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and text messages couldn't always get through. So in the mid-'90s, it reengineered its cellular network to provide packet switching. Rather than holding a circuit open for the entire time it took to send a text message, the network could now interleave data packets with the voice stream, easing the congestion. That left DoCoMo with a marketing challenge: How could it persuade customers to make fewer voice calls and start using more data services? The problem was handed to Keiichi Enoki, a lifelong engineer at DoCoMo, and before that, NTT. Enoki knew NTT engineers to be as sclerotic as telecom people anywhere, so he refused to have any in his unit. Instead he hired Natsuno, a Wharton MBA who'd returned to Japan in 1995 and started a free ISP called Hypernet. He also brought in Matsunaga, an editor at Recruit, a company that publishes popular women's magazines (and who's since left imode to start a Web business). Working out of a high-rise in the central Tokyo district of Kamiyacho, where office towers share the narrow, twisting back streets with modest houses and luxury hotels, they created a skunk works atmosphere far removed from the stiff, corporate environment of DoCoMo. Blue jeans, not suits, were the rule. So was the mind-set Natsuno describes as "Internet way of thinking," as opposed to "telecom way of thinking." "I can explain the difference," he says, smiling eagerly. "First, technology. We selected Internet technology HTML, MIDI for ring-tone downloads, Java. But telecom people only care about what's best for their infrastructure. So in Europe they invented a new technology" - WAP - "to fit the wireless space, but it was very difficult for Internet people. "Second, business model," he continues. "US approach or European approach is to gain some mileage on content providers by sharing in their ecommerce revenue. But a normal fixed-line operator cannot take any portion of ecommerce. We thought in the same way. By providing a better platform, transactions will increase - that is the biggest benefit to us. So we keep our traffic revenue, and they keep their transaction revenue - and if we can provide value-added services, like a billing system, of course we can share some revenue. "The third thing is marketing," he explains. "In the telecom way of thinking, technology is very important. But AOL - they have never mentioned technology. Amazon.com - they just say, 'We offer the best price.' That is Internet way of thinking. So we never mention 'Internet' or 'protocol' or 'wireless something,' because content is everything." Natsuno loves to rail against "boring telecom guys." If his "Internet way of thinking" were actually typical of the Net, however, dotcoms would be rolling in dough and the Nasdaq would be pushing 10,000. In fact, the scheme he, Enoki, and Matsunaga devised - let's call it "i-mode way of thinking" - was a clever blend of off-the-shelf Web technologies, telecom pricing schemes, and savvy consumer marketing. The 9 percent DoCoMo takes for collecting the bill for i-mode services, for example, is the same percentage NTT takes for billing customers of its Dial Q2 service, which works like 900 numbers in the US. Like its American counterparts, Dial Q2 became synonymous with raunch - a fate DoCoMo has been careful to avoid with i-mode. The marketing focus came from Mari Matsunaga. She knew nothing about Internet technology, but she did know consumers - especially women in their twenties, who were identified early on as a key market for i-mode. Matsunaga made sure the service had features they'd like - shopping sites, horoscopes, ring-tone downloads, easy email capability. She also made sure the maximum price for subscription sites was 짜300 a month - low enough that customers could sign up without thinking about it. The first major ad campaign for i-mode was launched in April 1999, two months after the service debuted, and featured a fresh-faced young movie star - perfect for the target demographic. This also coincided with the start of the Japanese school year, traditionally a time for fresh beginnings - like new cell phones for teenagers. By the end of the month, the number of subscribers was snowballing. Natsuno provided the Internet focus. The crucial choice was to forgo WAP, which was then being developed by an industry consortium led by Ericsson and Nokia. WAP relies on protocols that send data faster and more efficiently over wireless networks than the protocols used on the Web, and it requires a special language that, unlike HTML, is optimized for small screens. Natsuno and Enoki had been considering WAP until they learned that DoCoMo's handset division had just conducted a successful trial of a microbrowser developed by Access, a small Tokyo company that designs software to connect consumer-electronics devices - TV sets, game consoles, cell phones with the Internet. Tomihisa Kamada, the engineering whiz behind the enterprise, had not only found a way to compensate for the limited memory and processing power of cell phones, he'd developed a compact form of HTML to build sites with. Kamada's microbrowser opened i-mode to anyone who can create a Web page. Satoshi Nakajima, a Japanese expat who heads a Seattle startup called UIEvolution, discovered what that means when he set out to construct a little wireless site that converts US measurements to the metric system. Because he knows HTML, he was able to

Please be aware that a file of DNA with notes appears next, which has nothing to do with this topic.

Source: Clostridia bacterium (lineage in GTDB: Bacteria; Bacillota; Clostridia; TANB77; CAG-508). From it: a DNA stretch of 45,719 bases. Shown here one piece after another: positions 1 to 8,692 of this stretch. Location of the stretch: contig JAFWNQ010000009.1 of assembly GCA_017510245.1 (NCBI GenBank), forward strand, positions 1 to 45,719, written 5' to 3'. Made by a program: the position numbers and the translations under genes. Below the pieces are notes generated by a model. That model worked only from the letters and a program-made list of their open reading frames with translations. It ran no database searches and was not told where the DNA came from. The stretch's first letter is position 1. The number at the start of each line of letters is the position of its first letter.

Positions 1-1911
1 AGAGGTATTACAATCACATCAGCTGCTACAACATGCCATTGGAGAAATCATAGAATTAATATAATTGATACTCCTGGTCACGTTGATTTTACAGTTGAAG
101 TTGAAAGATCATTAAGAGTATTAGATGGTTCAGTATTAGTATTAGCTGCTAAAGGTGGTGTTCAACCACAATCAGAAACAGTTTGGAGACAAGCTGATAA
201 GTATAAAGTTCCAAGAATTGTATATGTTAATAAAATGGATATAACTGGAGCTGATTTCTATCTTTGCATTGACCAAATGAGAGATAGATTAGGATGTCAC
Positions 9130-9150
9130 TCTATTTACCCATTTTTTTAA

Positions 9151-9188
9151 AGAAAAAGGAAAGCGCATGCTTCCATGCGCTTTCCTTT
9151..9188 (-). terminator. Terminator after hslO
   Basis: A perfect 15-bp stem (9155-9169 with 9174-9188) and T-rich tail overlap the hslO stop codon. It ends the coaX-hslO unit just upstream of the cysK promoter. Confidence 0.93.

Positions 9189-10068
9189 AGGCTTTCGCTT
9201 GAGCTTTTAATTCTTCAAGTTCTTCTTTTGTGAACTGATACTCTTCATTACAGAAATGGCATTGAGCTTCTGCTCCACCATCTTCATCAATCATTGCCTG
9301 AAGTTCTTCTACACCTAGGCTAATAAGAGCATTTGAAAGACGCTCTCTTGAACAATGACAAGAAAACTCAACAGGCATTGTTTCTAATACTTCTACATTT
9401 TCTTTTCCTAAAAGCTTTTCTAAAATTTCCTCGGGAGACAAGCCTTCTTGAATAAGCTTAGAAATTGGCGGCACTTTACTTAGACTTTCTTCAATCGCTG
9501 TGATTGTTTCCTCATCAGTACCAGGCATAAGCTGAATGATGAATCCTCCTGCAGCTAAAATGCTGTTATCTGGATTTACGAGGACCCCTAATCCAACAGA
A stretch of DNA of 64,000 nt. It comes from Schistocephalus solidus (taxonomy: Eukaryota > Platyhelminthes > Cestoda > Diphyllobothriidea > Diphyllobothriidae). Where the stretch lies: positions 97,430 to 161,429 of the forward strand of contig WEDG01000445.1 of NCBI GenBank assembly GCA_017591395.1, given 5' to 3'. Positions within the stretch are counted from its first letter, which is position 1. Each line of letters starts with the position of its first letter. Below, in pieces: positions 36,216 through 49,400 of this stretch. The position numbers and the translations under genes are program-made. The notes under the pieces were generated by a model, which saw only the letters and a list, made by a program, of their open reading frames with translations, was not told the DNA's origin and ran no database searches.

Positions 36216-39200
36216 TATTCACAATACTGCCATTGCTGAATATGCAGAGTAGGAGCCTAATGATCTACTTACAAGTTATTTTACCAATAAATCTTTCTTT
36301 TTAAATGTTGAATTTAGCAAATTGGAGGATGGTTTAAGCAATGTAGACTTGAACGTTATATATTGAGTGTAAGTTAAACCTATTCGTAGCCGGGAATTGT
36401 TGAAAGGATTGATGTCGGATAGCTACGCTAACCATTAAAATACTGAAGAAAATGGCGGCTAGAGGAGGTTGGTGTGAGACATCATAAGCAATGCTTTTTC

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create an i-mode site in one evening; a day later he discovered that several hundred people had already visited it. It took him two weeks to develop a WAP version for the American market. "It was a really painful experience," he says, "and at the end of it I got no hits." During the next year, both WAP and the Web will migrate to a new language called XHTML - but until then, WAP will be stuck in the telecom ghetto. For 짜300 a month, you can download games ranging from chess to Samurai Romanesque, a warlord contest playable by 500,000 people at once, updated with real-life weather reports - if it's raining in real life, your virtual gunpowder gets wet. In i-mode, even the content providers have content providers.